Immune checkpoints are immune regulators critical to maintain self-tolerance, magnitude, and duration of immune responses . Immune checkpoint pathways prevent tumors from being recognized and killed by the immune system. Immune checkpoint blockade therapies applied antibodies targeting immune checkpoint pathways, including PD1, PD-L1, and CTLA-4 . Similar with results from infiltrating immune cells correlation, ETS1 showed stronger correlation with several immune checkpoint genes in multiple cancers than ETS2. In THYM, ETS1 was negatively correlated with many immune checkpoints. THYM showed unique correlation between immune checkpoint genes and ETS1 expression compared with other types of cancers. ETS2 was negatively correlated with several immune checkpoint genes in some cancers, including COAD, LUAD, and LUSC.
Both ETS1 and ETS2 showed low mutation ratio (3% and 2.7%, respectively). It may be understandable because ETS1 and ETS2 were required for the survival of endothelial cells during embryonic angiogenesis. Mutation of ETS1 or ETS2 led to embryonic lethality , indicating their essential roles. Amplification and mutation were the top 2 alterations in ETS1 and ETS2. ETS1 harbored a higher ratio of deep deletion than ETS2 in several cancers. ETS1 and ETS2 carried similar number of missense or truncating mutations.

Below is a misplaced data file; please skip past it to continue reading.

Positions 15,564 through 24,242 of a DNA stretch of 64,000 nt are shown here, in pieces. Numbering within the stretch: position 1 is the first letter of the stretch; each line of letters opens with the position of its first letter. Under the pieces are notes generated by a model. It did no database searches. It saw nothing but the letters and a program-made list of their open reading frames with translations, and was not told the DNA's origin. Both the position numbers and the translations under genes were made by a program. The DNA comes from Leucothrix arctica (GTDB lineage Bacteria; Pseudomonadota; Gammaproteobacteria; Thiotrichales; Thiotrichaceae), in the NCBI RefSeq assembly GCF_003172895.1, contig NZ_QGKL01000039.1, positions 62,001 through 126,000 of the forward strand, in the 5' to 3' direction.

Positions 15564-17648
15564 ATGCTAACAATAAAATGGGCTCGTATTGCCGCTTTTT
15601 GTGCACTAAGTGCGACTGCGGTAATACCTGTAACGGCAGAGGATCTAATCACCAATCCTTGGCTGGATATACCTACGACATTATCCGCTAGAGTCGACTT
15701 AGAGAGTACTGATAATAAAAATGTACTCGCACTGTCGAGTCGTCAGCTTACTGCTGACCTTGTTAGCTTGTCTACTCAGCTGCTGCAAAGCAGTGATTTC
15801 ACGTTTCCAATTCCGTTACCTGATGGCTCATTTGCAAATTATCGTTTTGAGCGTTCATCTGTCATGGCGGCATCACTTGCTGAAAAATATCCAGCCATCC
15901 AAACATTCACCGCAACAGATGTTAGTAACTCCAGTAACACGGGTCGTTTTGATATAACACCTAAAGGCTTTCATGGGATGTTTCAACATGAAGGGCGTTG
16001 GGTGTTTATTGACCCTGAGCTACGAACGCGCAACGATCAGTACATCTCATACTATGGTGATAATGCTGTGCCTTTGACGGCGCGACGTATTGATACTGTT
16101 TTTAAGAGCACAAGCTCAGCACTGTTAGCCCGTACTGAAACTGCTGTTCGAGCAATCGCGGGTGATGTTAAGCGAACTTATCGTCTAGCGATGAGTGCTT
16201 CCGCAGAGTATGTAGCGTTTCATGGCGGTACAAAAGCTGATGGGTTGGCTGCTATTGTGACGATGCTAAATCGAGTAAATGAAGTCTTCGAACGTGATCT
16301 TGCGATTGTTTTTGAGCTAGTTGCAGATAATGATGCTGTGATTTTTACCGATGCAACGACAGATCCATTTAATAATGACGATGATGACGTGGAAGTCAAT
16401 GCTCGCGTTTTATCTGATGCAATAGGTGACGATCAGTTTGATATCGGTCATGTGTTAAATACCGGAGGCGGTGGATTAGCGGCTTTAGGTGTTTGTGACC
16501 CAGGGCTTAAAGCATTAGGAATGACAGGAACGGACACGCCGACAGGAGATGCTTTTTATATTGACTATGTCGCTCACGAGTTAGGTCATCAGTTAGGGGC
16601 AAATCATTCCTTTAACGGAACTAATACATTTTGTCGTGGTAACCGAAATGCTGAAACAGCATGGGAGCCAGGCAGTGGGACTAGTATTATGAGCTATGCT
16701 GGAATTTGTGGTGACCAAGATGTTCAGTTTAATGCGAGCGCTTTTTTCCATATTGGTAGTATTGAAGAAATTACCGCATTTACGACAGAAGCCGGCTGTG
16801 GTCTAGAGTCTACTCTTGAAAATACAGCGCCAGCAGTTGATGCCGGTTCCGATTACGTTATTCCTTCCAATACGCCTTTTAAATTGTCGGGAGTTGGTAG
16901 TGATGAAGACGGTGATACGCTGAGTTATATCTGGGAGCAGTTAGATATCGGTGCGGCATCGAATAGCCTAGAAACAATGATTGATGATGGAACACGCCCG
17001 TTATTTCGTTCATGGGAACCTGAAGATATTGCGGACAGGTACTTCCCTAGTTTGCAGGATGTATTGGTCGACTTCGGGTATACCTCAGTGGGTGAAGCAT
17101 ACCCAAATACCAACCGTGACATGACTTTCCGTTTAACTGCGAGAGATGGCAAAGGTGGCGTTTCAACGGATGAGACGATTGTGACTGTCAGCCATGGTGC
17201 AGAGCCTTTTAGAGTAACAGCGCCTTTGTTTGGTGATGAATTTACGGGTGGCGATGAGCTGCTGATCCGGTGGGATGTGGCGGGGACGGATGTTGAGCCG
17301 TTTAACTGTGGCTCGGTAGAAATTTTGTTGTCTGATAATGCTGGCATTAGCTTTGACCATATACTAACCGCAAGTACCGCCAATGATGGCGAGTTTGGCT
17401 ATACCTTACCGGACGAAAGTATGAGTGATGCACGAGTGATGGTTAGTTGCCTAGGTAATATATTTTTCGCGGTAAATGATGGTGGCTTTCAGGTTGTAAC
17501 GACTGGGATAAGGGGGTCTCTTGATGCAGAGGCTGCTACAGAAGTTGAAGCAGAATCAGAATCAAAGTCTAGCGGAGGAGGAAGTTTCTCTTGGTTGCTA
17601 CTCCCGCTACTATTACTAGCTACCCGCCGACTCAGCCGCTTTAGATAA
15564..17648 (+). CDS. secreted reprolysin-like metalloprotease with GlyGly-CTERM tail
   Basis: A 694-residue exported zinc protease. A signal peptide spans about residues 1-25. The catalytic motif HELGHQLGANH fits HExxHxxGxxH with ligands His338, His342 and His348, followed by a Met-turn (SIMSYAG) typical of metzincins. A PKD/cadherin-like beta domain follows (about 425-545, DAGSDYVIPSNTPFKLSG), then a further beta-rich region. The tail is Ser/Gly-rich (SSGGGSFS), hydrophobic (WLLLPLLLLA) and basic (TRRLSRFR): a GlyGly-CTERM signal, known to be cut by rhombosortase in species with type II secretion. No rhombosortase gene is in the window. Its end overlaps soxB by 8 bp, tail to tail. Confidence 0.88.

The ETS1/EST2 interacting and correlated genes were screened. The top 5 correlated genes showed positive correlation with ETS1/ETS2 in multiple cancers. KEGG enrichment analysis revealed enrichment in several cancers. GO enrichment showed that ETS1 interacting and correlated genes were enriched in GO terms in response to cadmium ion and response to oxidative stress, while ETS2 interacting and correlated genes were enriched in transcription regulation. Oxidative stress activated numerous transcription factors including p53, β-catenin/Wnt, Nrf2, HIF-1α, and PPAR-γ, resulting in the transcription of more than 500 genes, including cell cycle regulatory molecules, inflammatory cytokines, anti-inflammatory molecules, and growth factors, to promote the transformation of normal cells to tumors . ETS1 overexpression led to reduced ROS along with increased expression of glutathione peroxidase, thereby improving the response to oxidative stress in ovarian and breast cancers . Gene dysregulation is one of the hallmarks of cancer. Molecular regulators of transcription regulation are coming into view as novel attractive targets of drugs which perturb their functions and the transcriptional programs they governed .